A Story Of Two Men – Part 1.

by Patrick Liew on September 19, 2013

(I’m not writing this short note out of disrespect for anyone but to recount the achievements and failures of two leaders who played a major part in the history of Singapore. I believe that somewhere in the two stories, there are important lessons for all of us.)

One man, Mr Lee Kuan Yew was often quoted to have said that he would jump out of  his coffin if there is a threat to Singapore’s security. He had lived to transform a difficult dream into a reality.

Another man, Mr Chin Peng wrote in his memoir, ‘It is ironic that I should be without the country for which I was more than willing to die.’ He fought for an unworthy cause that never came to pass.

The former celebrated his 90th birthday on 16 May 2013, honoured widely as a hero. His foresight, sacrifices, leadership, execution and sacrifices have turned a small little red dot into a  modern-day miracle.

The latter passed away on the same day and the headline of the newspaper referred to him as ‘Public Enemy No. 1.’ He had the leadership and charisma that attracted thousands to live in the jungle, many of them at the prime of their youth and to lay down their lives for a communist cause.

Mr Lee Kuan Yew’s story is well known. While he may not be perfect, his contributions have far surpassed what have been achieved by the leaders of his time.

Today, fellow Singaporeans can travel all over the world and know that Singapore is widely admired and modeled after. Leaders from many parts of the world travel to Singapore to live, work, learn, and play, and to study the Singapore Way.

This is a legacy of Mr Lee that nobody can and should take away. None of our Singaporean leaders from the past and present can command the same degree of respect and be as sought after all over the world for his knowledge and views.

Chin Peng’s first call to fame was when he took to the jungle at a young age of 18 years old. As a part of the Malayan People’s Anti-Japanese Army (MPAJA), he fought a fierce guerrilla warfare against the Japanese.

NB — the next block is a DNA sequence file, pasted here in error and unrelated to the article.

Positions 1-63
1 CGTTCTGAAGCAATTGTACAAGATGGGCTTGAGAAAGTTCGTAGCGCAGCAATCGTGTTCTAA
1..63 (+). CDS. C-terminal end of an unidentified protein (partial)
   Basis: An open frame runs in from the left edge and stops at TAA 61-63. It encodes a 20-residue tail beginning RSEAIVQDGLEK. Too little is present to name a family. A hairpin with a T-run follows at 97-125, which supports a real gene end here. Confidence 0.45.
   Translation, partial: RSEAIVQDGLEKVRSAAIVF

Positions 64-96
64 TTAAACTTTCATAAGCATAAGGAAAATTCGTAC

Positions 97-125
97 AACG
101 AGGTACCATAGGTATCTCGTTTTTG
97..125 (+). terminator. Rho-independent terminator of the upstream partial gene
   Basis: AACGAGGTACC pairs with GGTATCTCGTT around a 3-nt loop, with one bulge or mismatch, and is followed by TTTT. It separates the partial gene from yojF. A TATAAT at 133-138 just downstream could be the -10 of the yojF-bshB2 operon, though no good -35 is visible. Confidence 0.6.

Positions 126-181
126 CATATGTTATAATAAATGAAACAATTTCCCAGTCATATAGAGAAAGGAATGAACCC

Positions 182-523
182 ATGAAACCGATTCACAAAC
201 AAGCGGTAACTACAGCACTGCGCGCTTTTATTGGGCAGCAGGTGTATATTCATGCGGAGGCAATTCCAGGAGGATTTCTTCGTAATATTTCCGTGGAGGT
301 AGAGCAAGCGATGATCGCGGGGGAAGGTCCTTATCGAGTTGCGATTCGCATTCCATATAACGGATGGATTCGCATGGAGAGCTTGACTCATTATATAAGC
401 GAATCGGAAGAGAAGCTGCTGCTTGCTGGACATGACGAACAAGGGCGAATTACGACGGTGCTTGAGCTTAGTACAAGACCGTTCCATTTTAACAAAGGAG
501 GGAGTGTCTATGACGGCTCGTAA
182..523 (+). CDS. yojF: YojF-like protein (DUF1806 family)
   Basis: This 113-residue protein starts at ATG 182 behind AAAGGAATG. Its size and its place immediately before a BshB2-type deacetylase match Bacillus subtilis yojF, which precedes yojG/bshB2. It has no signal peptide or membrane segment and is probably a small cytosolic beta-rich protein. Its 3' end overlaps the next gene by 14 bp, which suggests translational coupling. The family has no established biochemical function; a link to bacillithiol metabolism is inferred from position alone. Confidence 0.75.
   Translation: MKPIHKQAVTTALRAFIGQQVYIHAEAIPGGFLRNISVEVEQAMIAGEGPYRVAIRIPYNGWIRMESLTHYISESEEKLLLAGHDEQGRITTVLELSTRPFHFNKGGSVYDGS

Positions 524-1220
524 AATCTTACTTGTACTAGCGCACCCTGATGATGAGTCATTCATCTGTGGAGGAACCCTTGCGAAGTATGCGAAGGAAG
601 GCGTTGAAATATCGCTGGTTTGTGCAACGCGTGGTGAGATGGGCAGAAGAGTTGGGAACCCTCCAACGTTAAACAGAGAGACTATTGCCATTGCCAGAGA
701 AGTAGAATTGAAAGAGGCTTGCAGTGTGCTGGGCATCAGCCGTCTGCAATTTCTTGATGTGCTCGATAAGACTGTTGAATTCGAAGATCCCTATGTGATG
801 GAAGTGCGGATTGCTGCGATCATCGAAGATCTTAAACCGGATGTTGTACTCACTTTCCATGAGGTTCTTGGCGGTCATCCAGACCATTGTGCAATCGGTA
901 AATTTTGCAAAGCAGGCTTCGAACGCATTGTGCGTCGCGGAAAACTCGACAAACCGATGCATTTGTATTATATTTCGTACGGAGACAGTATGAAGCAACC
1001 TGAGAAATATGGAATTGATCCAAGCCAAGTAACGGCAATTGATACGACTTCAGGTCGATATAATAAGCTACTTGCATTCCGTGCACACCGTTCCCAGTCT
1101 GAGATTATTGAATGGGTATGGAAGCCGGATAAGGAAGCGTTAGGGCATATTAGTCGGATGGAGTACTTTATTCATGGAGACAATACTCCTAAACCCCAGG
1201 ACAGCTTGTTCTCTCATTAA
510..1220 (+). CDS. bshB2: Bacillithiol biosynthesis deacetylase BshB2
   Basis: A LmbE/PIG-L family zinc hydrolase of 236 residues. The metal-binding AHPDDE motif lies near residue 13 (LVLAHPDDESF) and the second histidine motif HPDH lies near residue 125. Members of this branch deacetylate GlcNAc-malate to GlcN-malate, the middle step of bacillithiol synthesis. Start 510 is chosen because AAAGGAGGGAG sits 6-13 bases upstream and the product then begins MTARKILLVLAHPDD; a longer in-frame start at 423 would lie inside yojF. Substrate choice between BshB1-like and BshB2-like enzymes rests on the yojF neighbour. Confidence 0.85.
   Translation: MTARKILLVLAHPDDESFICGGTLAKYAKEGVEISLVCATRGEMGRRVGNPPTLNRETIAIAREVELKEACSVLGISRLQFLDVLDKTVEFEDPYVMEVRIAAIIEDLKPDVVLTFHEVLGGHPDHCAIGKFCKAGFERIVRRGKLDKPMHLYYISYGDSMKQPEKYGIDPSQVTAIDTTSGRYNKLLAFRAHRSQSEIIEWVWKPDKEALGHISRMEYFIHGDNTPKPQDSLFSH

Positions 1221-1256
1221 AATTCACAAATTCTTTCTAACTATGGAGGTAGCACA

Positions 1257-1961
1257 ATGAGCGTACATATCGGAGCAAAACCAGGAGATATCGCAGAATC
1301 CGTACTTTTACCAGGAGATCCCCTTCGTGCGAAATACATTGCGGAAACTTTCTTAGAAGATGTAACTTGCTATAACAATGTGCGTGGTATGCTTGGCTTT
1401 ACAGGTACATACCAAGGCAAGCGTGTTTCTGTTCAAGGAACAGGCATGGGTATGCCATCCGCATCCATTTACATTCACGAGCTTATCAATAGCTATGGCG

For that, he won the Order Of The British Empire and two campaign medals, all of which were subsequently rescinded. As a determined anti-colonialist, Chin Peng was the leader of the Communist Party of Malaya’s guerrilla insurgency.

During the Malayan Emergency (1948-1960), he wanted to turn Malaysia into a communist state. He fought against the British and Commonwealth forces.

Subsequently, after Malaysia’s independence, he applied his military knowledge to try and bring down the government of the day. He was instrumental in killing many people and destroying many public  properties.

In the words of Malaysian Home Affairs Minister Ahmad Zahid Hamidi, “I want him to be remembered as a terrorist leader. The security forces which had fought a bloody war with him still cannot forget or forgive him for the atrocities during the Malayan insurgency.”

Kinder words were spoken by Lim Kit Siang, a senior opposition leader. He said, “Whether one agrees or not with his struggle, his place in history is assured.”

Mr Chin Peng wanted to return to his home country, at the least to have a brief visit to pay homage to his ancestors. The government of the day has banned even his remains from being brought back to the country.

What lessons can we learn from these two leaders?


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